U.S. Court dismisses Ude’s motion against defamation case again

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…Says accused’s counterclaims contain deficiencies

By Uthman Salami

A District Court in U.S. at Eastern District of  Pennsylvania, on   January 5, struck out Jackson Ude, publisher of Pointblanknews.com’s, motion seeking to dismiss the case of defamation against Simbi Kesiye Wabote.

The Executive Secretary of the Nigerian Content Development and Monitoring Board (NCDMB) had been accused of bribery and corruption by the online publication.

This is the second time the court would be dismissing Ude’s case and granting that of NCDMB boss.

In its ruling the court dismissed “Ude’s motion in its entirety,” viewing it as “in conclusory, boilerplate type language: insufficient process; insufficient service of process; and failure to join a party under Rule 19. Ude’s Motion does not mention these defenses again. Nor are these defenses mentioned in Ude’s Reply.”

As a result, the court finds these defenses to be “[t]hrow-away arguments left undeveloped [and they] are also considered waived.”

The latest dismissal of Ude’s case was contained in a two-paged paged document by Joseph F. Leeson, Jr., United States District judge, in the case which listed Ude as the defendant with Wabote as the plaintiff.

Contrary to Ude’s claim, Judge Leeson Jr. ruled that the “Court has subject matter jurisdiction over Wabote’s claim and also has personal jurisdiction over Ude.”

In addition, the judge rule that the venue is proper against Ude’s claim who wanted the case to be in Nigeria, adding that “Forum non conveniens does not warrant dismissal.”

According to Realnews, Judge Leeson, Jr. struck out Ude’s case on “5th day of January 2022… after considering the plaintiff’s motion to dismiss defendant’s amended counterclaims and affirmative defenses in the action, and the defendant’s response,” based on the reasons given in the Court’s October 21, 2021, opinion in the case.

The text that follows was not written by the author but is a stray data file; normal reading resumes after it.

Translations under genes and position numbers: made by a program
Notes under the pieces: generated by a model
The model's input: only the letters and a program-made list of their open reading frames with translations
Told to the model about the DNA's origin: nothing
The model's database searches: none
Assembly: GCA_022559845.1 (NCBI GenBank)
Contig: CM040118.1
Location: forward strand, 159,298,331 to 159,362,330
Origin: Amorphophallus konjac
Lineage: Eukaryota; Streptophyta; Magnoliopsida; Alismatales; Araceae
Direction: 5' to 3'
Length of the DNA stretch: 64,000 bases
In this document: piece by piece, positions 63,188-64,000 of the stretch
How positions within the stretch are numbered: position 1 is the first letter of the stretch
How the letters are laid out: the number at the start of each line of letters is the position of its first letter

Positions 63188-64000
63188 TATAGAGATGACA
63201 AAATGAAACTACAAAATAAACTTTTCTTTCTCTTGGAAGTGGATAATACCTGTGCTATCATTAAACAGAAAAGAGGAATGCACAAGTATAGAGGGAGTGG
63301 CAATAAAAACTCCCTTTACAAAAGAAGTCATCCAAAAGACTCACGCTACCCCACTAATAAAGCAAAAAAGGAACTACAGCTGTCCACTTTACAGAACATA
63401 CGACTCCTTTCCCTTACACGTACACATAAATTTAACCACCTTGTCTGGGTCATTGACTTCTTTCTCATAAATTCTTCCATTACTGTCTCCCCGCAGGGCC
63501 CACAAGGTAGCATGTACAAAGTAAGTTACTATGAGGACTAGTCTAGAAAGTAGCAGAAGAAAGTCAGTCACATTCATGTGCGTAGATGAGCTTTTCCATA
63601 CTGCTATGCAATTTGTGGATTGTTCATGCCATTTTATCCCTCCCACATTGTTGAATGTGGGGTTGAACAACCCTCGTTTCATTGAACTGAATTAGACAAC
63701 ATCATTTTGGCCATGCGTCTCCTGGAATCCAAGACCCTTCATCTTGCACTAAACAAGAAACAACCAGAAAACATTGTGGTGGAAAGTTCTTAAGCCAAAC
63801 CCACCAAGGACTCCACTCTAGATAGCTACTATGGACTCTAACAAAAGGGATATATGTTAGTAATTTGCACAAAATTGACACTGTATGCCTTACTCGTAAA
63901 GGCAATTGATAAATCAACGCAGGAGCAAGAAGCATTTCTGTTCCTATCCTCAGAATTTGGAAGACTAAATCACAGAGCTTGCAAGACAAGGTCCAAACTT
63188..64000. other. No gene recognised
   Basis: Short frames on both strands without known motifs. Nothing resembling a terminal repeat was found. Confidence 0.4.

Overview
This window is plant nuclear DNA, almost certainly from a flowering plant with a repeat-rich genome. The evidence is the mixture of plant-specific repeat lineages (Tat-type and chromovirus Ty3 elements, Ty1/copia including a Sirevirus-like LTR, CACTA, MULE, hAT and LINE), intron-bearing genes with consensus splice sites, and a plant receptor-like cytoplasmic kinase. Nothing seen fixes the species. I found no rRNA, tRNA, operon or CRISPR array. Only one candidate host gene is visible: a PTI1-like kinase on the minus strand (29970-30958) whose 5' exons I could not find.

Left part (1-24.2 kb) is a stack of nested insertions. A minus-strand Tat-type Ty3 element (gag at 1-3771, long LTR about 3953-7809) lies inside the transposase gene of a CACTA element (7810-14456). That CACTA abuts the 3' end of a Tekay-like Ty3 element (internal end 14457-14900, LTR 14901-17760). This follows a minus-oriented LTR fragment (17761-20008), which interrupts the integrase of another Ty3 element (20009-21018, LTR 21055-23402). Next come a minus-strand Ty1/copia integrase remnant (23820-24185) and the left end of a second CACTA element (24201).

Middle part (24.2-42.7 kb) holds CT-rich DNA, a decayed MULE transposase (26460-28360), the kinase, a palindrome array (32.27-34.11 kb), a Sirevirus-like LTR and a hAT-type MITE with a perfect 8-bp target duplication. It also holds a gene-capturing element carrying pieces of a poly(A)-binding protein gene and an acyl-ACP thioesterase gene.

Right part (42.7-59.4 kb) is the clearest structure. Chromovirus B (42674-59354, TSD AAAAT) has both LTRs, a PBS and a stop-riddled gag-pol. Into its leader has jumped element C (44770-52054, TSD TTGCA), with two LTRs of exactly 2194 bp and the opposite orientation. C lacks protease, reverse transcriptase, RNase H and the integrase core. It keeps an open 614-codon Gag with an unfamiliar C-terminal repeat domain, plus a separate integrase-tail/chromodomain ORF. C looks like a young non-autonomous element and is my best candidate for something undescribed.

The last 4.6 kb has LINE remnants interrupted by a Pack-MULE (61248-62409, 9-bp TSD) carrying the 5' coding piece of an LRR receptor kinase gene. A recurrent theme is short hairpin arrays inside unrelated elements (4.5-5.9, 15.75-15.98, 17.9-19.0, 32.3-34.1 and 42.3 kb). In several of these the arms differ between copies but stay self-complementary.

The court dismissed “Ude’s counterclaims without prejudice for failure to state a claim upon which relief can be granted.”

According to the judge, Ude’s “amended counterclaims are little more than a copy and paste of his dismissed counterclaims. Defendant simply dresses the amended counterclaims with the necessary elements, but “a formulaic recitation of a cause of action’s elements will not do,” citing the case of Bell Atl. Corp. v. Twombly, 550 U.S. 540, 545 (2007).”

The judge stated that “at their core, Ude’s amended counterclaims still suffer from the same deficiencies as his original counterclaims. For that reason, there is no need to further analyze the amended counterclaims with another lengthy opinion; the Court hereby incorporates its October 21, 2021, Opinion as its reasoning for dismissing Defendant’s amended counterclaims.”

Also, the “Court dismisses Defendant’s amended counterclaims with prejudice because he had an opportunity to cure his counterclaims’ deficiencies but did not. Any additional amendments would therefore be futile. See Boyd v. New Jersey Dept. of Corrections, 583 Fed. Appx. 30, 32 (3d Cir. 2014).”

The Court had struck out several of defendant’s affirmative defenses.

“Even though the Court did not grant Defendant leave to amend his stricken affirmative defenses, he relisted them in his Amended Counterclaims and Affirmative Defenses.

“Since the affirmative defenses listed in the Amended, the court granted Wabote’s motion to dismiss Ude’s motion. It also dismissed Ude’s counterclaims with prejudice and also stated that his amended affirmative defenses are stricken as outlined in the Court’s October 21, 2021, Opinion.”

The court had earlier dismissed Ude’s case for the first time, threatening to commit him to contempt of court.

Judge Lesson Jr. also relied on the court opinion of October 21, 2021, to dismiss Ude’s case a second time, there by granting the relief sought by Wabote.